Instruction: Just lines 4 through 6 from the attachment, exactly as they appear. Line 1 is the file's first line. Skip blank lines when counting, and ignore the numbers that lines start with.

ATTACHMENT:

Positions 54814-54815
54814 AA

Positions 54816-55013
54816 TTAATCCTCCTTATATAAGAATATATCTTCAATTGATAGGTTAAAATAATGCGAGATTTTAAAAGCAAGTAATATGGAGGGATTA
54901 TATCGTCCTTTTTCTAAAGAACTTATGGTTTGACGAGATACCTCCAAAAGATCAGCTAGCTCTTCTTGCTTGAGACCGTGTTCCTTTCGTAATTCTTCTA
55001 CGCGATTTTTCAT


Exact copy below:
54816 TTAATCCTCCTTATATAAGAATATATCTTCAATTGATAGGTTAAAATAATGCGAGATTTTAAAAGCAAGTAATATGGAGGGATTA
54901 TATCGTCCTTTTTCTAAAGAACTTATGGTTTGACGAGATACCTCCAAAAGATCAGCTAGCTCTTCTTGCTTGAGACCGTGTTCCTTTCGTAATTCTTCTA
55001 CGCGATTTTTCAT